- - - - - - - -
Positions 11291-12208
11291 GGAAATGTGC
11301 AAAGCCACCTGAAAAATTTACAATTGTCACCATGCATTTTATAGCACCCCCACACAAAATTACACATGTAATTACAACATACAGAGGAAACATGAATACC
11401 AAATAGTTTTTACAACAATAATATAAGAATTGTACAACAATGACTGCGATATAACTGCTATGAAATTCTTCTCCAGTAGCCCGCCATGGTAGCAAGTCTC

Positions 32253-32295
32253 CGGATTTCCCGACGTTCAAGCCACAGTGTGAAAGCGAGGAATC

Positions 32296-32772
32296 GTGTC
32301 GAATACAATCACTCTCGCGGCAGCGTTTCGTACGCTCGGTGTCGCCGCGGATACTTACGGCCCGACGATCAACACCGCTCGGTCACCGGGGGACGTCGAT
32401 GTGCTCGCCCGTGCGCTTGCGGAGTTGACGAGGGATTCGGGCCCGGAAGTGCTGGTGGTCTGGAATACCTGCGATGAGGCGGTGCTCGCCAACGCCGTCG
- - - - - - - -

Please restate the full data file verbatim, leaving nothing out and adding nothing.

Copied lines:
Positions 11291-12208
11291 GGAAATGTGC
11301 AAAGCCACCTGAAAAATTTACAATTGTCACCATGCATTTTATAGCACCCCCACACAAAATTACACATGTAATTACAACATACAGAGGAAACATGAATACC
11401 AAATAGTTTTTACAACAATAATATAAGAATTGTACAACAATGACTGCGATATAACTGCTATGAAATTCTTCTCCAGTAGCCCGCCATGGTAGCAAGTCTC

Positions 32253-32295
32253 CGGATTTCCCGACGTTCAAGCCACAGTGTGAAAGCGAGGAATC

Positions 32296-32772
32296 GTGTC
32301 GAATACAATCACTCTCGCGGCAGCGTTTCGTACGCTCGGTGTCGCCGCGGATACTTACGGCCCGACGATCAACACCGCTCGGTCACCGGGGGACGTCGAT
32401 GTGCTCGCCCGTGCGCTTGCGGAGTTGACGAGGGATTCGGGCCCGGAAGTGCTGGTGGTCTGGAATACCTGCGATGAGGCGGTGCTCGCCAACGCCGTCG